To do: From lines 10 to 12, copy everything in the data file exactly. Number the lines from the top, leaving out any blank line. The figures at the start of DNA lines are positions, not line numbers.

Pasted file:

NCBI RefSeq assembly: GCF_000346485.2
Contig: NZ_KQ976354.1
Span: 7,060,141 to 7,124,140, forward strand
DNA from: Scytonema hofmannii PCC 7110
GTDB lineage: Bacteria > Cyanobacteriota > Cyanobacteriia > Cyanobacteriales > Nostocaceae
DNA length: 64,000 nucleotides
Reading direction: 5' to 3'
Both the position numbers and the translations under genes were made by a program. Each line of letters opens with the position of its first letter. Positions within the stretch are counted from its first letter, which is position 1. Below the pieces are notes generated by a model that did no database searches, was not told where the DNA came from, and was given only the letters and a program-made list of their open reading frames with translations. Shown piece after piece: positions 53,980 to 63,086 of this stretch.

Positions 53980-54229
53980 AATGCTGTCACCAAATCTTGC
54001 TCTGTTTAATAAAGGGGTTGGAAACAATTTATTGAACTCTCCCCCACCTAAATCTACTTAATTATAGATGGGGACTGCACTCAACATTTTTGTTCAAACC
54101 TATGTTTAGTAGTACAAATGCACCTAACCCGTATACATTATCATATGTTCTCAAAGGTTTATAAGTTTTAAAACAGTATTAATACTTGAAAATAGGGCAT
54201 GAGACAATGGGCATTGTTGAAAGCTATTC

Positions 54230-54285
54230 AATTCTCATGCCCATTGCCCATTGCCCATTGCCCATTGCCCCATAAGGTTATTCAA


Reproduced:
53980 AATGCTGTCACCAAATCTTGC
54001 TCTGTTTAATAAAGGGGTTGGAAACAATTTATTGAACTCTCCCCCACCTAAATCTACTTAATTATAGATGGGGACTGCACTCAACATTTTTGTTCAAACC
54101 TATGTTTAGTAGTACAAATGCACCTAACCCGTATACATTATCATATGTTCTCAAAGGTTTATAAGTTTTAAAACAGTATTAATACTTGAAAATAGGGCAT